Crawfish farmers urged not to drain ponds yet despite drop in sales

• By Bruce Schultz •

allen McLain

Crawfish producer Allen McLain, at right, inspects crawfish caught by Ethan Trahan, at left, in Vermilion Parish last year — file photos by Bruce Schultz/LSU AgCenter

Crawfish producer Allen McLain’s business has dropped dramatically because of the coronavirus’ impact on the restaurant business.

“We’re struggling. It’s not looking good,” said McLain of Abbeville, Lousiana.

A big portion of his business is selling his product to area restaurants, but he said that has been sharply reduced.

Crawfish are plentiful and have grown to a large size, but there’s a limited market. He said sales during the week are a fraction of his normal volume.

“The weekends are about average,” he said.

Normally, McLain’s workers would be bringing sacks of crawfish from his ponds.

“The ponds are just resting,” he said. “We’re not fishing a quarter what we need to be fishing.”

Mark Shirley, Louisiana State University AgCenter crawfish specialist, said McLain is enduring the same challenge faced by many producers. Buyers are limiting how much they will purchase from producers, he said.

Peeling plants can only process a limited amount because of restrictions on the number of workers who can occupy a facility and maintain social distancing, he said.

But Shirley said it may not be the time to drain ponds, even if producers have a serious loss of business. The current population will be needed to provide a supply next year, he said, and draining a field now would curtail that potential.

“You need to look ahead,” Shirley said.

For a rice farmer, draining a crawfish pond makes sense if the field is intended for a rice crop this year. The window recommended by the LSU AgCenter for planting a rice crop to obtain optimum results closes April 15.

A field planted in rice to be used for crawfish next year can be stocked with crawfish when the rice gets 10 to 12 inches tall, Shirley said.

Just leave it flooded

But if the pond will be used for crawfish next year, the best strategy now is to leave it flooded and harvest crawfish to meet demand, Shirley said.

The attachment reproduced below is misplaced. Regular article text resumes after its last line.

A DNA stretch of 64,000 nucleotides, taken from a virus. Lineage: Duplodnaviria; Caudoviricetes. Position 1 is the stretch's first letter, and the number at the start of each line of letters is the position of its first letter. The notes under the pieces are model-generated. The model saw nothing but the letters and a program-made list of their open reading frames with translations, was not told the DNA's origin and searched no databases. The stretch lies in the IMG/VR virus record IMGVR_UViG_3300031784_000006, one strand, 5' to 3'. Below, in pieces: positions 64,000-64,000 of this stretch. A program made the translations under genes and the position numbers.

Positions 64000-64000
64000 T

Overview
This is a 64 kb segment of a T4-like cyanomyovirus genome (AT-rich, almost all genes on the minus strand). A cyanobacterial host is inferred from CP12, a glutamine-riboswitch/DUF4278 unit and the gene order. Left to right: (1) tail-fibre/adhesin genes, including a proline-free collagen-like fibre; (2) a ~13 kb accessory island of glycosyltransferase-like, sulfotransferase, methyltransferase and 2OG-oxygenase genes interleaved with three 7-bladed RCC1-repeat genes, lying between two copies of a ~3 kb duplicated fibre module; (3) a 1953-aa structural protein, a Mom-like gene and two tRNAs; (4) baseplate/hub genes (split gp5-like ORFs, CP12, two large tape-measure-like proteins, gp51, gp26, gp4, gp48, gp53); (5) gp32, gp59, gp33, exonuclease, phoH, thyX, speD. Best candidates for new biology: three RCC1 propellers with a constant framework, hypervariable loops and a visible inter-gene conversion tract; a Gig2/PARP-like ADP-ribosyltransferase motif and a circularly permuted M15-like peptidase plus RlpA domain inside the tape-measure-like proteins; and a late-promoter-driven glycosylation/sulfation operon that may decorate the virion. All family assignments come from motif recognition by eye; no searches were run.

“Wait until May to slowly draw it down and let the crawfish burrow,” he said.

The burrowing crawfish will emerge after the summer and reestablish the population, he said.

Stocking crawfish in a rice field should be done at the rate of two to three sacks per acre with crawfish from healthy ponds. No white river crawfish should be used, he advised.

The stocking population should have at least 50% females, which can be determined by hand. He said details for determining the females can be found in the LSU AgCenter Crawfish Production Manual at https://www.lsuagcenter.com/topics/livestock/aquaculture/crawfish/crawfish-production-manual.

If crawfish are stocked too early in a rice field, the crawfish will damage seedlings, he said.

White spot virus

Shirley is getting reports of fields that have been infected with white spot syndrome virus, which has been a problem for producers for several years. That’s expected for this time of year, he said, with warmer weather.

boiled crawfish

Boiled crawfish are scooped by Allen McLain into a carryout dish in 2019.

“If a pond is infected with white spot syndrome virus, we do not have enough information to make a confident recommendation to farmers,” he said. “Some ponds have had an outbreak again in the following season, and others have not.”

He said draining an affected field now to plant a rice crop is an option, but those fields would have to be restocked with crawfish.

In permanent pond situations, Shirley said, farmers can keep the pond flooded and drain in May or June.

“There may be enough crawfish to live through the infection and survive until the fall to repopulate the pond,” he said. “There is no guarantee that the virus will not show up again next spring.”

Shirley warned that water from an infected pond could transmit the virus if it is pumped into other ponds.

He said a team of LSU AgCenter researchers has recently been awarded funds to investigate the factors surrounding the impact of white spot syndrome virus, including transmission vectors, viral resistance in crawfish and changes of the virus.

“Those efforts are just beginning and will likely take several years to come up with management recommendations,” he said.

Bruce Schultz is assistant communications specialist at the LSU AgCenter. He may be reached at BSchultz@agcenter.lsu.edu